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But the really important question is when a recession ends.


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The media regard it as ending when GDP stops falling; the economists when it starts rising. Both definitions are misleading, as the statistics of the current situation show.

For simplicity, assume that GDP in was In it was less than four-tenths of one percent greater: hence In the first quarter of , it fell at an annual rate of 6. In the second quarter, just ended, it declined at an annual rate of 1 percent, which means that it fell. Hence, by the end of July, GDP was Suppose it is flat in the third quarter of this year and rises at an annual rate of 1 percent in the fourth quarter i.

What's the difference between a recession and a depression? | HowStuffWorks

I am not forecasting; these are hypothetical numbers. Then GDP for as a whole would be That looks like a small decrease since GDP grows at an inflation-adjusted rate all my numbers are inflation-adjusted of about 3 percent a year on average. One quick way to illustrate the difference between the severities of the economic contractions associated with recessions over the period from to is to examine the annual growth rates of real GDP in chained year dollars.

Chart 1 shows the annual growth or contraction in the economy. The gray bars represent recessions identified by the NBER. The two most severe contractions in output excluding the post-World War II adjustment from to occurred during the Great Depression of the s. The differences are telling:.


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During the major contraction phase of the Depression, between and , real output in the United States fell nearly 30 percent. During the same period, according to retrospective studies, the unemployment rate rose from about 3 percent to nearly 25 percent, and many of those lucky enough to have a job were able to work only part-time. For comparison, between and , in what was perhaps the most severe U. Other features of the decline included a sharp deflation—prices fell at a rate of nearly 10 percent per year during the early s—as well as a plummeting stock market, widespread bank failures, and a rash of defaults and bankruptcies by businesses and households.

The economy improved after Franklin D.

Content: Recession Vs Depression

Roosevelt's inauguration in March , but unemployment remained in the double digits for the rest of the decade, full recovery arriving only with the advent of World War II. Moreover, as I will discuss later, the Depression was international in scope, affecting most countries around the world not only the United States. While you can see from the above discussion that recessions and depressions are serious business, some economists have been known to suggest that there is another more casual way to explain the difference between a recession and a depression recall that I began this answer with a promise of a joke :.

First the negative effects:. Rising unemployment is a classic sign of both recessions and depressions.

As consumers cut their spending, businesses cut payroll in order to cope with falling earnings. Recessions and depressions create high amounts of fear. Many lose their jobs or businesses, but even those who hold onto them are often in a precarious position and anxious about the future. Fear in turn causes consumers to cut back on spending and businesses to scale back investment, slowing the economy even further. Asset values sink in recessions and depressions because earnings slow along with the economy.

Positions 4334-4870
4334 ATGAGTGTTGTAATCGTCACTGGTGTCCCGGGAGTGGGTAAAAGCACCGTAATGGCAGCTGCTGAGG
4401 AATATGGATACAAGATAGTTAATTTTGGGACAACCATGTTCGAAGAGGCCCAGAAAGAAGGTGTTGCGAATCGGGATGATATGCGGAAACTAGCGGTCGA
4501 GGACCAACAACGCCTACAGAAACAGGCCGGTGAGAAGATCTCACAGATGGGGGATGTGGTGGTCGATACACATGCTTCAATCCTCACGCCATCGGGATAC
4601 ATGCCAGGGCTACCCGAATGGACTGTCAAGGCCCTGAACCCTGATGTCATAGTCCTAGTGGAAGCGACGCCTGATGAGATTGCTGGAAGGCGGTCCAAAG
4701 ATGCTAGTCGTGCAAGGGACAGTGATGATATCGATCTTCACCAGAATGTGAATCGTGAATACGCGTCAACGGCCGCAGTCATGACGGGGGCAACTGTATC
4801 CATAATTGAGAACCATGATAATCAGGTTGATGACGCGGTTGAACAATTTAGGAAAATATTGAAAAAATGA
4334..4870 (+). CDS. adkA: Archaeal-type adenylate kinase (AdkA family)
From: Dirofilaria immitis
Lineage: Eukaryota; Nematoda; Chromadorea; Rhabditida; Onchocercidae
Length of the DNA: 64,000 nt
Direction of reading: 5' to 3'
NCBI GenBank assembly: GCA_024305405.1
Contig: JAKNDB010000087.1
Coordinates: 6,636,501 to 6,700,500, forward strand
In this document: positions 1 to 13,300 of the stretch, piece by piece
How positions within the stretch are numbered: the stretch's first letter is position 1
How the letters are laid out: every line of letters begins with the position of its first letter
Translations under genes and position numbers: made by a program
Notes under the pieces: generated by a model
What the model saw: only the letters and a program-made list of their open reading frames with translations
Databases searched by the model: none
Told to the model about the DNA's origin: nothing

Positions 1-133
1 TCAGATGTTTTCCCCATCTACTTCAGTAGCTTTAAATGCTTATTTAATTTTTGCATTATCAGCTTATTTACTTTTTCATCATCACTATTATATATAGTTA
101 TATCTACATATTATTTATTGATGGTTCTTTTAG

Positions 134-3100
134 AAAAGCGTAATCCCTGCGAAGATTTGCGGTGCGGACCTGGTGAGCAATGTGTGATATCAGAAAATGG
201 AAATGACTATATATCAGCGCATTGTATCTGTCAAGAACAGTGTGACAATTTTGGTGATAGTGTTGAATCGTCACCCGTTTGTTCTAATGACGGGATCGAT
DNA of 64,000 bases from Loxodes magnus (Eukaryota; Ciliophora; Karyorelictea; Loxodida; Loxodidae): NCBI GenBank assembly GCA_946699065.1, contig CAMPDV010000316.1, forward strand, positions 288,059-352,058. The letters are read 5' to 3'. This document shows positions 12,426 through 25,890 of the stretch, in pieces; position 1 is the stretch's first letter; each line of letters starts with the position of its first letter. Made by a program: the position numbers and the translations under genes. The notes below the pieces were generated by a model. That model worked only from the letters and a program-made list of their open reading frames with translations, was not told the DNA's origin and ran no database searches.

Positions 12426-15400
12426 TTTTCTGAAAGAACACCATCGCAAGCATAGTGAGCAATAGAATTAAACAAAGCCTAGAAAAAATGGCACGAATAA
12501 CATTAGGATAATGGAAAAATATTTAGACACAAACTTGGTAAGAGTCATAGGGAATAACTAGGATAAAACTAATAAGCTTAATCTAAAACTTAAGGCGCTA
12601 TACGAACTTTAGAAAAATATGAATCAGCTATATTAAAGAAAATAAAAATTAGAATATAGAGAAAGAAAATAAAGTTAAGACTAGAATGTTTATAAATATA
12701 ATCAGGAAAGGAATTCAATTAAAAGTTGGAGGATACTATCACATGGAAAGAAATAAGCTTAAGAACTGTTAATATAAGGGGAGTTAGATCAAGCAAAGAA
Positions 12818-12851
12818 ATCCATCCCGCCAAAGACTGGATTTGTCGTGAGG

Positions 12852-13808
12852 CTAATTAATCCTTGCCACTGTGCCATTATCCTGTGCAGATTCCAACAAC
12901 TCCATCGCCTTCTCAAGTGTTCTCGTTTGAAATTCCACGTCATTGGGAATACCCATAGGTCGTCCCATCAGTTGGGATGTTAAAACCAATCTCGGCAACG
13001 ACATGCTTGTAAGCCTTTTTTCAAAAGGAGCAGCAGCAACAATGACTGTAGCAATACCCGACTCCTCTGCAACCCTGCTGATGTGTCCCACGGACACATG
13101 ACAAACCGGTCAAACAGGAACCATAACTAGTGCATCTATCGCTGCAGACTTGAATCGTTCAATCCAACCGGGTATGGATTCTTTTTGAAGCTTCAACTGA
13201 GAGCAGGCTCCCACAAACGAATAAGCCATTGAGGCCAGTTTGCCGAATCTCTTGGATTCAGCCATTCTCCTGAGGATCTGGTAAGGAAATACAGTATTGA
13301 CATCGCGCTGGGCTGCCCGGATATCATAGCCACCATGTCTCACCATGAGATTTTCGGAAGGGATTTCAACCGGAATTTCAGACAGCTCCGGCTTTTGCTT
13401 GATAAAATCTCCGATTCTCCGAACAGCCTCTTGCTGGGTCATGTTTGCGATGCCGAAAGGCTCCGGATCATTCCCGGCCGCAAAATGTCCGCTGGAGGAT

What Makes a Depression So Much Worse than a Recession?

For example, stock prices fall as slowing earnings and negative outlooks from companies repel investors, while home values sink as demand retreats in the face of economic uncertainty. Economic decline allows the economy to clean out the excess. Inventories drop to more reasonable levels. Moribund firms that had limped along during a period of expansion go out of business, allowing capital and labor dedicated to them to be used in more productive ways.

This process of creative destruction is most closely associated with the 20th-century Austrian economist Joseph Schumpeter , who saw capitalism as a continuous process of destruction and renewal in which entrepreneurs play a key role in overhauling the system.

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Recession, Correction, Depression, Oh My!

Recessions and depressions help keep economic growth balanced. Unchecked growth over many years would likely lead to overcapacity or high inflation though Australia has gotten along fine since without suffering a recession. By sparking layoffs, recessions and depressions prevent competition over labor from pushing wages up to the point that prices rise in response, increasing companies' earnings, leading them to hire more, and so on in an inflationary wage-price spiral.

Tough economic times can create huge buying opportunities. As the downturn gives way to recovery, markets often achieve higher highs than before the recession or depression.

Contractions therefore present a money-making opportunity to investors with the time to wait out a recovery. Economic hardship can create a change in the mindset of consumers. As consumers stop trying to live above their means, they are forced to live within the income they have. This generally causes the national savings rate to rise and allows investments in the economy to increase once again.

Depression

Some of the positive effects include taking the excesses out of the economy, balancing economic growth, creating buying opportunities in different asset classes and causing changes in consumer attitudes. The negative effects include rising unemployment, pervasive fear and steep declines in asset values. Business Essentials. Investopedia uses cookies to provide you with a great user experience. By using Investopedia, you accept our.